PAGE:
August 23, 2005
Survey Confirms Sea Squirts in Maine
PORTLAND, Maine -- A survey of Cobscook Bay has uncovered the presence of sea squirts, an invasive species that scientists fear could overwhelm valuable shellfish beds and alter the marine ecosystem, researchers said Monday.
The survey this month confirmed an initial sighting of Didemnum, a type of sea squirt that has rapidly colonized on Georges Bank fishing ground.
The concern is that sea squirts can quickly overrun the ocean's bottom, covering everything from rocks to scallops and mussels. People describe the thick mats having the appearance of pancake batter on the ocean floor.
"It's an almost scary sort of animal. It smothers everything that's underneath it," said Larry Harris, a professor from the Center for Marine Biology at the University of New Hampshire who participated in the survey.
Sea squirts are tunicates, a filter-feeding sea creature named for their flexible outer covering called a tunic. When they colonize, the sea quirts can form mats made of thousands of individuals covering the ocean floor.
So far, the creatures have been found at only one location in Cobscook Bay; further surveys will determine the full extent, Harris said.
For now, Harris doesn't believe there's an immediate concern in Cobscook Bay. But the creatures have caught the attention of state officials.
"Any new invasive species is a concern," said George Lapointe, commissioner of the Maine Department of Marine Resources in Augusta. "We share the concern of the impact on the ecology on the bay and the fisheries that are dependent on Cobscook."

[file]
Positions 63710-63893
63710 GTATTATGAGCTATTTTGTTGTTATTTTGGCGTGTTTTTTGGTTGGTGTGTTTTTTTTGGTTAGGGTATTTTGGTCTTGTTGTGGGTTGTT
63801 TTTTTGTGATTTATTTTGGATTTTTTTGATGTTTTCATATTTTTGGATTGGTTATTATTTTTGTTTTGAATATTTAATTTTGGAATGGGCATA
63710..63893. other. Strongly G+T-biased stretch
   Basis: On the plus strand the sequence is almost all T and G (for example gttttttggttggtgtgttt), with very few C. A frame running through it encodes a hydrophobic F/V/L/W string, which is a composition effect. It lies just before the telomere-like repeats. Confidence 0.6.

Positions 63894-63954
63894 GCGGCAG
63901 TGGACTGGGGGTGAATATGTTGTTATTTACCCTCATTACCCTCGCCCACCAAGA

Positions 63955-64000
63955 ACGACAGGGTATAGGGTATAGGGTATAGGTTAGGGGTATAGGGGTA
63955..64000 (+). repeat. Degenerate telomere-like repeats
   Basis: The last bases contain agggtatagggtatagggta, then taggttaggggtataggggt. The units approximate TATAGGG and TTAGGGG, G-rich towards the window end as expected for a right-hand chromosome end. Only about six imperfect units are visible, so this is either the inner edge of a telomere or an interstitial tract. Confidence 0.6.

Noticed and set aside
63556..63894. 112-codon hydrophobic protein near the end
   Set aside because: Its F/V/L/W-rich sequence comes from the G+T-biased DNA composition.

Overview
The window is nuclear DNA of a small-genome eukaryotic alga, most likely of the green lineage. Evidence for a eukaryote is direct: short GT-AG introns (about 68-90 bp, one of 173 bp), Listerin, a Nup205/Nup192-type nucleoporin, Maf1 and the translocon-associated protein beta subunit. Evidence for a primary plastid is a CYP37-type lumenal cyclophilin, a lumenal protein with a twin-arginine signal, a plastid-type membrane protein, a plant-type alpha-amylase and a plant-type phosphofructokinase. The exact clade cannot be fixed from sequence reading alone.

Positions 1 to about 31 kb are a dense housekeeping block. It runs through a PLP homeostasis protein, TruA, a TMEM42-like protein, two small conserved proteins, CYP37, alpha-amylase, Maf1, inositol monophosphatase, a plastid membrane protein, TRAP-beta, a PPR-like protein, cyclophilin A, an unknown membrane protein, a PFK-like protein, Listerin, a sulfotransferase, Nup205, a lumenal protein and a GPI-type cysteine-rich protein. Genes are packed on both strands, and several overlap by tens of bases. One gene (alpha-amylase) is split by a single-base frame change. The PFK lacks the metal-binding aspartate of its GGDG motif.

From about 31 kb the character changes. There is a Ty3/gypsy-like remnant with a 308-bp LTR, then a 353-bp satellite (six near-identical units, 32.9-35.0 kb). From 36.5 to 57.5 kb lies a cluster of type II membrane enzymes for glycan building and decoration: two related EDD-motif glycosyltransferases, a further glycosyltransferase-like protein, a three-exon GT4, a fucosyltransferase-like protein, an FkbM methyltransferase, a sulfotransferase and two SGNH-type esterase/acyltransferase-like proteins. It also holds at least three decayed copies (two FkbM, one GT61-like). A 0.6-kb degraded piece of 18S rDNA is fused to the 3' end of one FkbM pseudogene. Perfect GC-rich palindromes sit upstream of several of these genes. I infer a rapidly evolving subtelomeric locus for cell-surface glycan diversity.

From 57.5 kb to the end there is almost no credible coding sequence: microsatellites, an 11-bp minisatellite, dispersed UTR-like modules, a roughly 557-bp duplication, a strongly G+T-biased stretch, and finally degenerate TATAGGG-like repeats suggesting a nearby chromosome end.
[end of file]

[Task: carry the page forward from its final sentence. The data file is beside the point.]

On Georges Bank, a 2003 survey led by Page Valentine from the U.S. Geological Survey found sea squirt colonies over a 6-square-mile area. Last fall, a more intensive survey showed colonies over a 40-square mile area.
On Monday, a team from the U.S. Geological Survey and the National Oceanic and Atmospheric Administration was heading back to Georges Bank to try to determine whether the sea squirt infestation is continuing to grow.
Sea squirts are "very adaptable and persistent," said Terri Frady, a NOAA spokeswoman. "We don't really have any good ideas on what would contain it or control it."
Cobscook Bay is the center of marine activities for Washington County with salmon aquaculture operations, lobstering and clamming. Traditionally, scallops have been an important fishery, though their numbers have been low in recent years.
Nearly 20 biologists from around the country took part in an assessment of invasive creatures in the bay. The survey on Aug. 7-8 was organized by The Nature Conservancy and Cornell University with help from the Maine Sea Grant and the Cobscook Bay Resource Center.
Harris donned a wet suit and went searching for the sea squirts, which had been reported at the site of a failed oyster farm in the bay. Working in water that was only 15 feet deep at low tide, he found one colony the size of a dinner plate or a saucer for every square meter he surveyed.
Cobscook Bay represents the northernmost location on the East Coast where Didemnum have been confirmed. They've also been found near New Hampshire's Isle of Shoals and Portsmouth Harbor and are a problem around the world.
Harris believes the Cobscook site was contaminated by oysters brought from the Damariscotta River, the first confirmed location of sea squirts in New England waters.
Researchers believe Japanese oysters that were planted in the Damariscotta caused the original infestation years before they were discovered, Harris said.